He wouldn’t come right out and say it, because the coming months call for caution, but the larger story is obvious: Niagara Falls just got its future back.
The border town beaten flat over the past half-century had risen to one knee in recent years. It was elevated partly by a tide of Seneca Niagara Casino cash and an enlightened mayor committed – in clear violation of the city’s history of political hackdom – to aiding recovery instead of helping himself to a piece of the action.
Paul Dyster is an NBA-tall, eco-friendly leader who name-drops Jane Jacobs and thinks beyond the next election cycle. Long-term recovery plans had been made. With a half-dozen new or reinvented downtown hotels on the horizon, with a stretch of the river-blocking Robert Moses Parkway set for oblivion, with the new Culinary School up and the commerce-killing Wintergarden down, it was possible to imagine – without the aid of mind-altering substances – the resurrection of the City That Progress Forgot.
Then Andrew Cuomo inherited a dispute with the Senecas over territorial gambling rights. The collateral damage, as the Senecas held back the state/city share of casino profits, included prospects for the Falls’ revival. The city’s credit rating sank nearly to junk-bond depths. It was just months from the fiscal cliff when the warring factions recently made peace. The Senecas will soon release the city’s $89 million cut of casino cash. Let the recovery resume.
Dyster told me Friday he was “relieved” by the reconciliation. Talk about understatement. Casino cash is set to grease everything from a new high-speed-rail-ready train station, to finishing the 1863 Customs House rehab, to demolishing the abominable enclosed walkway that blocks storefronts along the downtown spine, to new-build or face-lifted downtown hotels. “We’re reaching the point where our downtown accommodations are catching up,” Dyster told me. “But we need to do better with the entertainment piece. We’re OK, with our natural attractions, when the weather is good. But what about in winter? Nighttime? When it’s raining?”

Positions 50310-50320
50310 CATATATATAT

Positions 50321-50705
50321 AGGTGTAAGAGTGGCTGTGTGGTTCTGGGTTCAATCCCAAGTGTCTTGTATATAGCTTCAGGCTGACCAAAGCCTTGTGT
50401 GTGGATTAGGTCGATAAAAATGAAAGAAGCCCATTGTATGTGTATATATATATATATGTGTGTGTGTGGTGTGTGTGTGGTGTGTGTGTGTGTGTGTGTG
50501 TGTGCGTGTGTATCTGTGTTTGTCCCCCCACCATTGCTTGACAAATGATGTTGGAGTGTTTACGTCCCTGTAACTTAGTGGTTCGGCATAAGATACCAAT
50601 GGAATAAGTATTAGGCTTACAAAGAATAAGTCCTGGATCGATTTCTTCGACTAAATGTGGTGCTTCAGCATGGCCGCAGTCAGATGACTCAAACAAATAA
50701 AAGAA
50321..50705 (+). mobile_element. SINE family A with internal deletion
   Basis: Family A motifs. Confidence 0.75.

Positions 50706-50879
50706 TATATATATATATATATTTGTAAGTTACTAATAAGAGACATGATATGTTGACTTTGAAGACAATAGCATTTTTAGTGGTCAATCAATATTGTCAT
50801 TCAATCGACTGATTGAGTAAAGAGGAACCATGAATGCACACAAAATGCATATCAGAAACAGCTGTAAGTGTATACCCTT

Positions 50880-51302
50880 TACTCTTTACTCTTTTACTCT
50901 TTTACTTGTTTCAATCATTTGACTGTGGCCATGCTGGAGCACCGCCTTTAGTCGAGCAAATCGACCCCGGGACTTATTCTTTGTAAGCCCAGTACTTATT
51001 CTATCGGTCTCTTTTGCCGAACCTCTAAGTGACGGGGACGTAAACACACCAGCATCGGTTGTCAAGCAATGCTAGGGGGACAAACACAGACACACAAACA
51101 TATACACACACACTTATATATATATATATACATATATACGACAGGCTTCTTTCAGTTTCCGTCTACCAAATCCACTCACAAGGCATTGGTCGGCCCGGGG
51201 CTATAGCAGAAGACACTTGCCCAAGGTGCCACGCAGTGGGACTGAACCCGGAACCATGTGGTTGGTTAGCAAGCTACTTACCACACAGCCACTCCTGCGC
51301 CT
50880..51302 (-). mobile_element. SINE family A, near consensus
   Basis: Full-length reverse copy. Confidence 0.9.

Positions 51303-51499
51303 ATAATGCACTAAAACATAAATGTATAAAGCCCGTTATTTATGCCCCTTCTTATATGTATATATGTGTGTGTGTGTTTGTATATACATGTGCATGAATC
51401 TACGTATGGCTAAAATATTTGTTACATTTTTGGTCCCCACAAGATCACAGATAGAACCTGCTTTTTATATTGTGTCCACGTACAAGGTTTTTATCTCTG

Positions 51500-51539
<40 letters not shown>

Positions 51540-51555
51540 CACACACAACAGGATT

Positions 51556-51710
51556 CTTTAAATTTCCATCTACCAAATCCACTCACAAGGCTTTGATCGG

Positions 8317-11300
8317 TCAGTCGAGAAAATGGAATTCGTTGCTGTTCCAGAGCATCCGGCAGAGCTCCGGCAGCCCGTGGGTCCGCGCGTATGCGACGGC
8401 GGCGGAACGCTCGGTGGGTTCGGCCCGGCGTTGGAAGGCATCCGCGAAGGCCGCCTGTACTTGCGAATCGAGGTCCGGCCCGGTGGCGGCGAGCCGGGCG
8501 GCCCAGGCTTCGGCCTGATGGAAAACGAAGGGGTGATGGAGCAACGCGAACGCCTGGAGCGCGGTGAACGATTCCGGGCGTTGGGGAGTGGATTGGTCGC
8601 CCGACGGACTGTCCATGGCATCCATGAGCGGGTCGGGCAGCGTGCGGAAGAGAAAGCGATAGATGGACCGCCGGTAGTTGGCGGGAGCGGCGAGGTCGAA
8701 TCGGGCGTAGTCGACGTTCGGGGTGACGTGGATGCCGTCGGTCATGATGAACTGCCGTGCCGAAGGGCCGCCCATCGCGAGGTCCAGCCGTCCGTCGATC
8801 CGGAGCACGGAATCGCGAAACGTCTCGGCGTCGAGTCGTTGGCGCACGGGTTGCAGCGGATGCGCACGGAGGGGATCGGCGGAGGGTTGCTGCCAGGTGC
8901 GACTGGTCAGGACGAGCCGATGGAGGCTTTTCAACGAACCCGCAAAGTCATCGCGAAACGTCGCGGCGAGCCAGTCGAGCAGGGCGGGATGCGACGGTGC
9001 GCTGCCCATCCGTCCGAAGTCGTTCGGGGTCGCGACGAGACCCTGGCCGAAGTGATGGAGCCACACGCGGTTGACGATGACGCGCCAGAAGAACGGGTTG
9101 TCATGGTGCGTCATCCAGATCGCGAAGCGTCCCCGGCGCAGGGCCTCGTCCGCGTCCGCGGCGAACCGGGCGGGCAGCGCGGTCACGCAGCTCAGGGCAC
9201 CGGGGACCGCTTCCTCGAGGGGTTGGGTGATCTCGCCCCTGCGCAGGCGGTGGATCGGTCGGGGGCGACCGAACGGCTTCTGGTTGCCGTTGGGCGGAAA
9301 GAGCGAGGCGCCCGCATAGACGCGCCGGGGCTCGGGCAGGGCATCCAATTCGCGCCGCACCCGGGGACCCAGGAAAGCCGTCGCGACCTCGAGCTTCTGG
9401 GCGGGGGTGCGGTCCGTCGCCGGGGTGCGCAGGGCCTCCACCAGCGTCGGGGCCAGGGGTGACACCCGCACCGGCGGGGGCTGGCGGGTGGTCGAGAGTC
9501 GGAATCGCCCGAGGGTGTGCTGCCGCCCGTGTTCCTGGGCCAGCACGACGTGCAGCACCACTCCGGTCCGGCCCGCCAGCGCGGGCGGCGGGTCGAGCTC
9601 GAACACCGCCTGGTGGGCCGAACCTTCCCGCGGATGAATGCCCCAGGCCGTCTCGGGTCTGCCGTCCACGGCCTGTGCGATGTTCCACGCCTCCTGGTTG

I am not a big fan of casinos, but the ones that make the most civic sense are in tourist hubs like Niagara Falls, where visitors drop most of the dollars. The Falls has, by design, used its share of casino cash to lift itself off the mat. There has been enough traction that Dyster hesitated during a Friday tour of downtown to verbally commit casino-cash handouts to planned hotels. The more that gets done, the less enticement developers need. We soon may see the day when anyone asking for a handout gets his hand slapped. That will be the true mark of recovery.
For three-plus years, Niagara Falls siphoned its rainy-day fund and borrowed bucks to meet budgets. In the short term it has to go slow, re-paving roads and re-filling piggy banks as a sign of civic sobriety to rate-restoring credit agencies. Which is why Dyster hesitates to talk vision until after the potholes get filled. But the bigger picture is back on the wall, nailed up by casino cash.